Magnesium:  An essential mineral. The chief function of magnesium is to activate certain enzymes, especially those related to carbohydrate metabolism. Another role is to maintain the electrical potential across nerve and muscle membranes. It is essential for proper heartbeat and nerve transmission. Magnesium controls many cellular functions. It is involved in protein formation, DNA production and function and in the storage and release of energy in ATP. Magnesium is closely related to calcium and phosphorus in body function. The average adult body contains approximately one ounce of magnesium. It is the fifth mineral in abundance within the body--behind calcium, phosphorus, potassium and sodium. Although about 70 percent of the body's magnesium is contained in the teeth and bones, its most important functions are carried out by the remainder which is present in the cells of the soft tissues and in the fluid surrounding those cells.

Metabolism:  The chemical processes of living cells in which energy is produced in order to replace and repair tissues and maintain a healthy body. Responsible for the production of energy, biosynthesis of important substances, and degradation of various compounds.

Mineral:  Plays a vital role in regulating many body functions. They act as catalysts in nerve response, muscle contraction and the metabolism of nutrients in foods. They regulate electrolyte balance and hormonal production, and they strengthen skeletal structures.

Naturopathy:  Medical practice using herbs and other various methods to produce a healthy body state by stimulating innate defenses without the use of drugs.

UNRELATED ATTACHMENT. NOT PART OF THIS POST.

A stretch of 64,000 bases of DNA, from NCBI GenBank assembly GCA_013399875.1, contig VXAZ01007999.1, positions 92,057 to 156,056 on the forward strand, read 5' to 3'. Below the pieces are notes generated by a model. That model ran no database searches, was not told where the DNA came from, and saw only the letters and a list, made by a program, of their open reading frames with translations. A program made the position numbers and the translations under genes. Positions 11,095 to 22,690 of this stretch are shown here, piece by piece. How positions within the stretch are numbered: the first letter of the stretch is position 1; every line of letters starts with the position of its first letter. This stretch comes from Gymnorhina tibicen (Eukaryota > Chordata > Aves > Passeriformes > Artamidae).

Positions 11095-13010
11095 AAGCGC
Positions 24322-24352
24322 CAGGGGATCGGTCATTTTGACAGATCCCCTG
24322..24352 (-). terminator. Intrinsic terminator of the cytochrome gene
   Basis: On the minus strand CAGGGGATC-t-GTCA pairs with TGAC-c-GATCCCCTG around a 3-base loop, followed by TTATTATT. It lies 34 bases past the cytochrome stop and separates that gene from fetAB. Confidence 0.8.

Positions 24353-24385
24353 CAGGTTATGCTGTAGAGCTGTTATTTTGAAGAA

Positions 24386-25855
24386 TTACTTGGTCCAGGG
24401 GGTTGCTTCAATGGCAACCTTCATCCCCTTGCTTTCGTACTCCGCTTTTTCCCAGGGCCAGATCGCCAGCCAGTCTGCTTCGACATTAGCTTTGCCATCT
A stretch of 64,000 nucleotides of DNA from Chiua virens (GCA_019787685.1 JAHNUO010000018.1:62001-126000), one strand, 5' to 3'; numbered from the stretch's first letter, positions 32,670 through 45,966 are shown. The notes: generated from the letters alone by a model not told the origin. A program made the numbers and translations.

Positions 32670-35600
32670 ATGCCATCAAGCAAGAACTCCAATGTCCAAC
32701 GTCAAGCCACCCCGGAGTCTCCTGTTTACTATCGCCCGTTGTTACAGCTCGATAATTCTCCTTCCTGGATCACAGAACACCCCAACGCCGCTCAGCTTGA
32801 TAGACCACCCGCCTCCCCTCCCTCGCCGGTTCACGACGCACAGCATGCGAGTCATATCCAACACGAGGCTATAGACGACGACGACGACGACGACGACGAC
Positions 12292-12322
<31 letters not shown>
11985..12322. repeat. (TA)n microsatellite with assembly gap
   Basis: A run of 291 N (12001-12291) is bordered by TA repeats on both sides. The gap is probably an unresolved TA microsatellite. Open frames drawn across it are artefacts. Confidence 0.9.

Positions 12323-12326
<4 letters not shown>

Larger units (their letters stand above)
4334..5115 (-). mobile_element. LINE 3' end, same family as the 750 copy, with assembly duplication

Nervous System:  A system in the body that is comprised of the brain, spinal cord, nerves, ganglia and parts of the receptor organs that receive and interpret stimuli and transmit impulses to effector organs.

Neuritis:  Nerve inflammation, commonly accompanying other conditions such as tendonitis, bursitis or arthritis. Neuritis is usually accompanied by neuralgia (nerve pain).

Osteoporosis:  A disease in which bone tissue becomes porous and brittle. The disease primarily affects postmenopausal women.

pH:  A measure of an environment's acidity or alkalinity. The more acidic the solution, the lower the pH. For example, a pH of 1 is very acidic; a pH of 7 is neutral; a pH of 14 is very alkaline.

Potassium:  A mineral that serves as an electrolyte and is involved in the balance of fluid within the body. Our bodies contain more than twice as much potassium as sodium (typically 9oz versus 4oz). About 98% of total body potassium is inside our cells. Potassium is the principal cation (positive ion) of the fluid within cells and is important in controlling the activity of the heart, muscles, nervous system and just about every cell in the body. Potassium regulates the water balance and acid-base balance in the blood and tissues. Evidence is showing that potassium is also involved in bone calcification. Potassium is a cofactor in many reactions, especially those involving energy production and muscle building.

Protein:  Compounds composed of hydrogen, oxygen, and nitrogen present in the body and in foods that form complex combinations of amino acids. Protein is essential for life and is used for growth and repair. Foods that supply the body with protein include animal products, grains, legumes, and vegetables. Proteins from animal sources contain the essential amino acids. Proteins are changed to amino acids in the body.

Sodium:  An essential mineral that our bodies regulate and conserve. Excess sodium retention increases the fluid volume (edema) and low sodium leads to less fluid and relative dehydration. The adult body averages a total content of over 100 grams of sodium, of which a surprising one-third is in bone. A small amount of sodium does get into cell interiors, but this represents only about ten percent of the body content. The remaining 57 percent or so of the body sodium content is in the fluid immediately surrounding the cells, where it is the major cation (positive ion). The role of sodium in the extracellular fluid is maintaining osmotic equilibrium (the proper difference in ions dissolved in the fluids inside and outside the cell) and extracellular fluid volume. Sodium is also involved in nerve impulse transmission, muscle tone and nutrient transport. All of these functions are interrelated with potassium.